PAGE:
Capitals’ John Carlson takes Stanley Cup to Bethesda, raising $100K for childhood cancer

WASHINGTON — On his one day with the Stanley Cup, Capitals defenseman John Carlson showed it off in Bethesda for a worthy cause. Fans who made a donation to the Michael Mosier Defeat DIPG Foundation — which raises funds to fight brainstem cancer — got a chance to take photos with Carlson and the cup. See more photos.

On his one day with the Stanley Cup, Capitals defenseman John Carlson showed it off in Bethesda for a worthy cause. Fans who made a donation to the Michael Mosier Defeat DIPG Foundation — which raises funds to fight brainstem tumors — got a chance to take photos with Carlson and the cup. Jenny Mozier started the foundation in honor of her late son. In this photo, Carlson holds his son, joining Jenny Mozier and her family alongside the cup. (WTOP/Megan Cloherty)
Capitals defenseman John Carlson hoists the Stanley Cup on stage at the Defeat DIPG Foundation. After visiting patients in Children’s Hospital, Carlson spent his afternoon with the cup in Bethesda, where fans made donations to see him and take photos with the Stanley Cup. The organization is committed to finding a cure for brainstem tumors known as diffuse intrinsic pontine gliomas (DIPG). (Courtesy Harry Greenspun) (Photographer: Harry Greenspun)
A week after Michael’s sixth birthday and his first day of kindergarten, Michael suddenly began complaining of double vision, and his right eye stopped moving and blinking normally. An MRI brought the tragic news that Michael had a tumor in his brainstem that was incurable, according to the foundation in his name. (Courtesy Michael Mozier Defeat DIPG Foundation)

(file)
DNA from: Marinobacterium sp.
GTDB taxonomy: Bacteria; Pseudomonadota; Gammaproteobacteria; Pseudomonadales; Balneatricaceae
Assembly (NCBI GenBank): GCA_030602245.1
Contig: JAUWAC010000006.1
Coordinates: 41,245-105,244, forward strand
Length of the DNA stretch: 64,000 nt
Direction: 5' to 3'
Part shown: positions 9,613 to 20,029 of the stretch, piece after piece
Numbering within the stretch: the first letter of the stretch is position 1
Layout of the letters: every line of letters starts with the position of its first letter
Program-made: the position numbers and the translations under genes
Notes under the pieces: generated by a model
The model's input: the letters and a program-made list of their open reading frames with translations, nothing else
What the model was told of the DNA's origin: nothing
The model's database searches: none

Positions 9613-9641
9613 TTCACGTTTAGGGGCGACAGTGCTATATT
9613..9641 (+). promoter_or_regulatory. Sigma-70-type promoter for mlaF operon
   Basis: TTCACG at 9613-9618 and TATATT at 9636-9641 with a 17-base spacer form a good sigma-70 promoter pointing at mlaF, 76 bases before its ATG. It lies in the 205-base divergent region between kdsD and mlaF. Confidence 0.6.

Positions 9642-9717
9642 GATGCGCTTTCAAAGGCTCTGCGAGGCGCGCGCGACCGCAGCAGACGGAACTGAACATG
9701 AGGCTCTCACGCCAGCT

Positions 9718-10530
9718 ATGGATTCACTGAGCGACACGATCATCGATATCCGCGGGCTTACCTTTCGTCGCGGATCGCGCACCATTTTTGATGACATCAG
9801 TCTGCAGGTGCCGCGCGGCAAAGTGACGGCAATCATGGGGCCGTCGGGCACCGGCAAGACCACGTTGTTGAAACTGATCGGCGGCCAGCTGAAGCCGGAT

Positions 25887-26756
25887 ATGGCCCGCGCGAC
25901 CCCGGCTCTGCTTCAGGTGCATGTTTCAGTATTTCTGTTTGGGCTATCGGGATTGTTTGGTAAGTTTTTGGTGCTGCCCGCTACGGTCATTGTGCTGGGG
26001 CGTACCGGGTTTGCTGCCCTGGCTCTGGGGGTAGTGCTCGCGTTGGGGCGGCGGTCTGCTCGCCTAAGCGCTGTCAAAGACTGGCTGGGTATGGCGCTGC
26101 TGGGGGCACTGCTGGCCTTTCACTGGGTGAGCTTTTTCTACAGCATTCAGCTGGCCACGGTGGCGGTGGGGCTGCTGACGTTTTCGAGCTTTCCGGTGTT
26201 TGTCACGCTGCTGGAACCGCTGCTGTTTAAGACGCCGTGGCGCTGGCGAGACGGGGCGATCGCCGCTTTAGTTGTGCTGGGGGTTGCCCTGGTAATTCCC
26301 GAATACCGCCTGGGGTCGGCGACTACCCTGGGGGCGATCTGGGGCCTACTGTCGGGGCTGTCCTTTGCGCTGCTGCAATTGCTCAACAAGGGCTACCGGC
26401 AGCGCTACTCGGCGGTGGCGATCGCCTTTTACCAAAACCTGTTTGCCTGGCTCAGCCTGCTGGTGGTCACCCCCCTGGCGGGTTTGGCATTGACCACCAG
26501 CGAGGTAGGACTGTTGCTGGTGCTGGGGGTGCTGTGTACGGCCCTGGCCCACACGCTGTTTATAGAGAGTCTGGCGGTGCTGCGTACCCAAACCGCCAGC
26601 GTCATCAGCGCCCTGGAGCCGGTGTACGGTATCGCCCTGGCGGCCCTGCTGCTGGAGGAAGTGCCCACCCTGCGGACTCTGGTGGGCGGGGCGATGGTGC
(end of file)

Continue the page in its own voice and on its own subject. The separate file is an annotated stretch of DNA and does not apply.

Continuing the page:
Caps fans cheer and try to grab a photo of John Carlson as he walks offstage to greet those fans who donated $500 each to meet him and have their picture taken with the Stanley Cup. (WTOP/Megan Cloherty)
Around 1,000 Capitals fans filled the cobblestone arcade in Bethesda Row, braving the soaring temperatures on Independence Day to see John Carlson and the Stanley Cup. (WTOP/Megan Cloherty)
Capitals fans wrapped around the block to enter the VIP section where they could take a photo with John Carlson and the Stanley Cup. (WTOP/Megan Cloherty)
Fans came from as far as Houston, Texas and Canada to see the Stanley Cup on July 4, 2018. (Courtesy Harry Greenspun) (Photographer: Harry Greenspun)
Fans began arriving for the event, that was planned in just 10 days, as early as 11 a.m. Carlson makes Bethesda, Maryland his home year-round. His wife, Gina, called and offered that on the one day he had it, they could bring the Stanley Cup by if the Moziers wanted to hold a fundraiser for the charity in their son’s name. (Courtesy Harry Greenspun) (Harry Greenspun)
Andrew Bird of Reston, Virgnia, celebrates with his friends with a Stanley Cup-shaped beer mug. General admission was $20 for the event which raised more than $100,000. (WTOP/Megan Cloherty)
Fans of all ages stood in line for the afternoon event, hoping to catch a glimpse of the Stanley Cup. (Courtesy Harry Greenspun) (Photographer: Harry Greenspun)
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